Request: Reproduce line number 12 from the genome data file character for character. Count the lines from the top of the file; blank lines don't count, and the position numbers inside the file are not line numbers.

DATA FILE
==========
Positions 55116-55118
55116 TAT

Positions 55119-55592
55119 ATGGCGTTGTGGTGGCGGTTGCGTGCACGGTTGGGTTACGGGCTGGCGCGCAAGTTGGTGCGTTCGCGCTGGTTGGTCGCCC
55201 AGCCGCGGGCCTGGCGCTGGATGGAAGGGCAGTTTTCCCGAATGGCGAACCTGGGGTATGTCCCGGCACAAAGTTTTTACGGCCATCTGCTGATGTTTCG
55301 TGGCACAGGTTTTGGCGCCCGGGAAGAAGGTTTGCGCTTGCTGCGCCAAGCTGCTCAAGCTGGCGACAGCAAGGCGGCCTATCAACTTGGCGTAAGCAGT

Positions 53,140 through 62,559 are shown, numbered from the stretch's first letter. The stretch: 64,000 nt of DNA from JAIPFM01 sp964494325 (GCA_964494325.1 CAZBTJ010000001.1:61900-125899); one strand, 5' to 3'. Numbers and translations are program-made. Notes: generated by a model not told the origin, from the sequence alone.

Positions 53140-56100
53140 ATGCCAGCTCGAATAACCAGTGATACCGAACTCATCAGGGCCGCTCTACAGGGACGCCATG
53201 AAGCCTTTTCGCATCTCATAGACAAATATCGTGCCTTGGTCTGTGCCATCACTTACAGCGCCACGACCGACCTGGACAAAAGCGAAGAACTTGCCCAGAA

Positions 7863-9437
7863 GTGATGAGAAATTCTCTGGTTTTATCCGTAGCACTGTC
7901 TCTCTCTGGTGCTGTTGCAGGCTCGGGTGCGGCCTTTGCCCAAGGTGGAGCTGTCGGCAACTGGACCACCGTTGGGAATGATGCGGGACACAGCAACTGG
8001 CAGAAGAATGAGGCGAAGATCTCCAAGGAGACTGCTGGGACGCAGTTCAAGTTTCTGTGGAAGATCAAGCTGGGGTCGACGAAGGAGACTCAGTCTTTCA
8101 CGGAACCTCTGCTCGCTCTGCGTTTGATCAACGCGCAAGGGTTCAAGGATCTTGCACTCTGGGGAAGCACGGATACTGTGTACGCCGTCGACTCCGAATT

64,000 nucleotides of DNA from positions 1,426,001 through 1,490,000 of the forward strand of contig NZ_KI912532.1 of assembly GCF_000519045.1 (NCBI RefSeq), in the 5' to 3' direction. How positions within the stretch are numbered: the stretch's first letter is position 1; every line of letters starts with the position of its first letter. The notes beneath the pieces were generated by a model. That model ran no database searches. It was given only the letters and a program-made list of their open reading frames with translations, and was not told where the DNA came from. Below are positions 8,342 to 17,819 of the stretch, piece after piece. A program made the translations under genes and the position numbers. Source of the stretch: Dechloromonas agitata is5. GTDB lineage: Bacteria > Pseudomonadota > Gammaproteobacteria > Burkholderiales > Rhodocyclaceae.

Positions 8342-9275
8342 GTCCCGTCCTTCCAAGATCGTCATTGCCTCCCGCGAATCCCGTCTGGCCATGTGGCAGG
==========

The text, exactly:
7863 GTGATGAGAAATTCTCTGGTTTTATCCGTAGCACTGTC